He got orders for deployment on Jan 1, 2008 to go to Afghanistan, but he already had a broken ankle from a training in December. They sent him anyway. They also made him train these past two weeks on that broken ankle, which has split again in a different spot. I'm so worried my husband will not be able to walk again.

They keep telling him that he'll be on a flight home, give us all the information for the flight, and then they don't send him home. I should be at the airport right now picking him up, but I'm not.

On top of all this, he isn't getting paid what he should be after be promoted and has one gotten paid without hassle 1 time since re-enlisting.

We have a 5 yr old daughter who keeps being told that Daddy is coming home, and then he doesn't. What kind of mind games should we have to go through?

The first time I called to find out his status, they told me they didn't know where he was. If they are going to put his life in danger and do not know where he is???

I have very little respect for the military after this, and I come from a long line of people who served for this country during WWII and Vietnam. This is just severely disheartening.

12:17 PM  
Anonymous Anonymous said...

Ok, I've got something to say to this, and I know exactly what I'm talking about and have every right to say it because I was in the ptrp program at Bravo Btry 95th AG rec Btln, Ft. Sill, OK. for about a year for a broken leg (I know its a long time for something like that, complications ensued). YOU ARE IN THE ARMY!!! You should know that in the army (at least in tradoc) everything is done for a reason, and abuse is an every day thing in the army. Its not like they abuse the hell out of us, or get outrageous with the abuse. Its minor abuse, and its the same effing thing they do to us in basic and they do it for a reason! To make us stronger, to give us tougher skin, to make us really realize that we are not truly safe and we have to be able to brush off stupid crap, or take crap, or deal with tough situations. Life isnt supposed to be easy, especially not in the army. From my experience, at ptrp, they obviously excercise some of the minor abuse tactics and such that the tradoc does, but they do genuinely care about the soldiers. They will push you to do your best, they will treat you like crap if you deserve it, but you can always gain the respect back. You have it alot effing easier than you did when you were in basic or ait or whatever. Of course it sucks, and its repetetive, and boring sometimes, but you have to endure it so you can get back out there and train. If you can't endure ptrp, you can't endure the army at all then.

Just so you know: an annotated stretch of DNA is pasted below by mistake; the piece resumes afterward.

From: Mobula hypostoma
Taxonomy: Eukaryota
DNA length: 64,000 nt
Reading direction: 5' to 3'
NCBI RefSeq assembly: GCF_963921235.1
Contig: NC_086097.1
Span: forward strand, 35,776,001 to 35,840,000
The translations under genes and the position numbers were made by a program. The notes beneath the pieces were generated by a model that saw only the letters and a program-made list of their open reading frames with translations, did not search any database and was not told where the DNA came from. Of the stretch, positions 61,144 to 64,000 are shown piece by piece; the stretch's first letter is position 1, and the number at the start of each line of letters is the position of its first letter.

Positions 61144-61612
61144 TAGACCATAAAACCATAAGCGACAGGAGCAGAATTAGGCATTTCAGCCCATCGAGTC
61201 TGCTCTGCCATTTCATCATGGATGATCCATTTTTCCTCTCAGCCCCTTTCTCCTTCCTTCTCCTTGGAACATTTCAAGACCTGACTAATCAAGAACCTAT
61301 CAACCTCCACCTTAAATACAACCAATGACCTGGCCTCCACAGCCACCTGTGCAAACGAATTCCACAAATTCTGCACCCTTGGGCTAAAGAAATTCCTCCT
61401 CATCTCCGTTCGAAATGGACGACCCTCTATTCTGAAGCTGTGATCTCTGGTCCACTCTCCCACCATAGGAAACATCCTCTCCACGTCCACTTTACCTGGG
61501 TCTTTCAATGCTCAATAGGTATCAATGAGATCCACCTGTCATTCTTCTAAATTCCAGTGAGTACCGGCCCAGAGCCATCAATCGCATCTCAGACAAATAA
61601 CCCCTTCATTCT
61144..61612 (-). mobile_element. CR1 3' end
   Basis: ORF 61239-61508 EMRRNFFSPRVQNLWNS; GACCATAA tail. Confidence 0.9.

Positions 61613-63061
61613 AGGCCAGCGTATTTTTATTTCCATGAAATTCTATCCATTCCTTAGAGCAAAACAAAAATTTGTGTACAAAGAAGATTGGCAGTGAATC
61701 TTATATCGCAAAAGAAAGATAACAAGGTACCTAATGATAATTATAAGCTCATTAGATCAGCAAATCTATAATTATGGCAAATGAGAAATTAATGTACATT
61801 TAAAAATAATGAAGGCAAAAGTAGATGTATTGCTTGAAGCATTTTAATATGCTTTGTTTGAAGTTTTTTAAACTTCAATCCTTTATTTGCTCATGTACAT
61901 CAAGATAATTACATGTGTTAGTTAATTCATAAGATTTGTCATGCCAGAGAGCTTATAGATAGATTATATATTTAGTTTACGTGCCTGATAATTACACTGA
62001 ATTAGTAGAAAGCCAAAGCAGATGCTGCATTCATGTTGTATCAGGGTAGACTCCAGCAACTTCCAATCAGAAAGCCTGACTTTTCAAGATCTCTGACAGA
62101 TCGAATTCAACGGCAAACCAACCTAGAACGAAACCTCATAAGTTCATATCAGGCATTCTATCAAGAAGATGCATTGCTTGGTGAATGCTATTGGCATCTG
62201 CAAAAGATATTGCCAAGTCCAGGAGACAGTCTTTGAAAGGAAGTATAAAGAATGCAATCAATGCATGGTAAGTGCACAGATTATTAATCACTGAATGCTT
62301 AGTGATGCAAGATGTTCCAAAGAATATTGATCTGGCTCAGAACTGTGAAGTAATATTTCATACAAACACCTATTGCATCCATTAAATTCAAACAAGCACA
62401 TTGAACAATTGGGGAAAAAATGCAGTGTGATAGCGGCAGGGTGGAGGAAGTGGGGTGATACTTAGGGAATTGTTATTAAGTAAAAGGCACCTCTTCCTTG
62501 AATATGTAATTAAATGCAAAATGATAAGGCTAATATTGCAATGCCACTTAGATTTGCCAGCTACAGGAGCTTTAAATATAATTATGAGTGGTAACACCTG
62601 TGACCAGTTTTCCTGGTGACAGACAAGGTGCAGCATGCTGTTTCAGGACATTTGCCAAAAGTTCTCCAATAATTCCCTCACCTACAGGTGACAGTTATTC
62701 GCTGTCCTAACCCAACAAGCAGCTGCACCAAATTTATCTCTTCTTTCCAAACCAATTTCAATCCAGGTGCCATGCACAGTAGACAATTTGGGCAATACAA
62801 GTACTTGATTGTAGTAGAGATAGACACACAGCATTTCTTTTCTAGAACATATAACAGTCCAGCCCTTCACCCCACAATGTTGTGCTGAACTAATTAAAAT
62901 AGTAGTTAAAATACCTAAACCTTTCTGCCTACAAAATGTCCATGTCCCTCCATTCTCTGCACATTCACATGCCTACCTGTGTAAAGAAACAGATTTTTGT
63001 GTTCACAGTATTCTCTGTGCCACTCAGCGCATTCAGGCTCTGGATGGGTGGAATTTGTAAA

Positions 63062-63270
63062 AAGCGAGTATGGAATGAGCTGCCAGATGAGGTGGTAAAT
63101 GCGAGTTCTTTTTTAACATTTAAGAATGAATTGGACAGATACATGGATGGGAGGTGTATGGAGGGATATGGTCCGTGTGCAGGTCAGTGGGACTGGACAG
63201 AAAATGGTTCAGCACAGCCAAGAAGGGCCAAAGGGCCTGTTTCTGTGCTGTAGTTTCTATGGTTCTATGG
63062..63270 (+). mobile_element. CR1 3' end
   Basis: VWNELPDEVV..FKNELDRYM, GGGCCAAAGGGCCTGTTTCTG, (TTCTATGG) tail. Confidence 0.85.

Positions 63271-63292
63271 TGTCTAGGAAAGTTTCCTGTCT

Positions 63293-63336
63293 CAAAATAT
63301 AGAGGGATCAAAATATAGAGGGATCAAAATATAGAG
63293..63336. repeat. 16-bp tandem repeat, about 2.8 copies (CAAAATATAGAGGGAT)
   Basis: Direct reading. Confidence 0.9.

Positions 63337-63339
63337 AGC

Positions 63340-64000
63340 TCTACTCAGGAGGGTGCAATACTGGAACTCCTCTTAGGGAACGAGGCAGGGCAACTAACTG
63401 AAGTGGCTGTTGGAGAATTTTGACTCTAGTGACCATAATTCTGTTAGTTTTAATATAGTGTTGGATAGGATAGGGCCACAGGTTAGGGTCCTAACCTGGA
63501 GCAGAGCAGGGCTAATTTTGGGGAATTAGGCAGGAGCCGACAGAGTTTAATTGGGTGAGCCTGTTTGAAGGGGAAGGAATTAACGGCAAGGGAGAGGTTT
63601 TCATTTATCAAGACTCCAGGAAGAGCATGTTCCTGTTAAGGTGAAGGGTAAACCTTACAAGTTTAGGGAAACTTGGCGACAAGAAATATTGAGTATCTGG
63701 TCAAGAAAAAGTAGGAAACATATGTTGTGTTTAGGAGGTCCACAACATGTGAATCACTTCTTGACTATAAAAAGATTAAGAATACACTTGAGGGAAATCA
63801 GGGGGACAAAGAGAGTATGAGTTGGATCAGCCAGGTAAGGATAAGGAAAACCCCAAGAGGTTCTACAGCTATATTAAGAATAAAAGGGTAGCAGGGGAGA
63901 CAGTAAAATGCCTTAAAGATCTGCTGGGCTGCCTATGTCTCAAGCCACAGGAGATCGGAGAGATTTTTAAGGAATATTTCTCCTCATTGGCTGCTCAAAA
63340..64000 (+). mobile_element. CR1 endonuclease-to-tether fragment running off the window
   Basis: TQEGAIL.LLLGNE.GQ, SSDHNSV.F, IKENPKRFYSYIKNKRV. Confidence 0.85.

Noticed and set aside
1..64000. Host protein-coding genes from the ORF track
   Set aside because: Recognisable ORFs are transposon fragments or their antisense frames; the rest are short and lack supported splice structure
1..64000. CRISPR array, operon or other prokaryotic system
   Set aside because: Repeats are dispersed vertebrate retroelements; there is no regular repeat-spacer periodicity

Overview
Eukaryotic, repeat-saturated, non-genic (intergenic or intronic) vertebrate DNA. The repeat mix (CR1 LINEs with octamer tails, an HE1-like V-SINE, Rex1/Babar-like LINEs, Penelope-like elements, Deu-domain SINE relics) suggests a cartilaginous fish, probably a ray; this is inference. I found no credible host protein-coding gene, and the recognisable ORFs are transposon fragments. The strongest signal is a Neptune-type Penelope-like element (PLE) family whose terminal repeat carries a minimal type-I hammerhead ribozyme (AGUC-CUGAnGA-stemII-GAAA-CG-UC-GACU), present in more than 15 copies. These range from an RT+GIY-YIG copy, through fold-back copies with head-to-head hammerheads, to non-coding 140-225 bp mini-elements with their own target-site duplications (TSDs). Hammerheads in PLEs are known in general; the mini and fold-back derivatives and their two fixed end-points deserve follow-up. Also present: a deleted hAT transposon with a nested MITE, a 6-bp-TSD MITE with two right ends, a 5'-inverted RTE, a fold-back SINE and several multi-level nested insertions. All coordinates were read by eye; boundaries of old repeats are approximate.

Also, keep in mind that the Ds's have gone through the same shit as you and worse, the tradoc area of the army was alot harder back in their day and you probably wouldnt have survived it. Would it be comforting to you if you went through that shit only to get older and train soldiers to succeed you in this pussified training that tradoc is now? They want to make sure that you come out a SOLDIER. Not a pussy. So quit being one. Endure the pain, endure the tough, and embrace the suck. Get better, get out of there and train so you can be a soldier.

10:22 PM  
Anonymous Anonymous said...

When I joined, I knew it was gonna be tough, I knew i was gonna be treated like shit, I knew it wasnt going to be a walk in the park. Thats why I joined. Because I knew it would make me stronger. And I became stronger mentally and physically, than I imagined I could. I know that alot of kids dont think about this when they join up, they want the college money, or whatever. But for whatever the reason, they consciously or sub-consciously decide that it is worth it enough to join, worth it to endure the pain. If basic training was a summer camp or something of the sort, how the eff do you think we'd be doing in iraq? Its hard because they have to prepare us. You are never prepared for war, but they give you the closest to it. Do you want your kid to go there completely unprepared? I for one am glad that my basic training was hard, and that ptrp was hard, and that ait was hard. It prepared me for what I had in store for me. Thank you cadre at ptrp and D 1/19 ft. sill ok, thank you f co 232 med brigade ft. sam houston. I became a real soldier because of yall!

10:36 PM  
Blogger E said...

This issue is not exclusive to ft sill, After getting injured during training, I spent a great deal of time in the armies ptrp program, as well as rhu, the the next phase for those who are being discharged for either medical reasons or disiplinary.

All I am willing to say is I know plenty of great soldiers who wanted to be in the army and at there final duty stations and if able to continue to train or serve who have in a second.. because of the condititions in these programs I and others would have rather been in prison.

Now I must also say there were plenty of good drill sgt's who stood firmly for there soldiers and against other drill sgt's and higher in the chain who either participated or at least knew of these types of on goings.

more often then not though the individuals usually deserved what they got for one reason or another.

7:11 PM  
Blogger E said...

are people even following the subject of this blog. No one is talking about actual combat training we know that is supposed to be tough.

Do we all agree ? We knew that when we signed up. What the subject of this blog is the darker side of the moon where you go when you fall out of training.During basic or osut every soldier is there for 8-14 weeks with 3 drills in your platoon, that part was fine.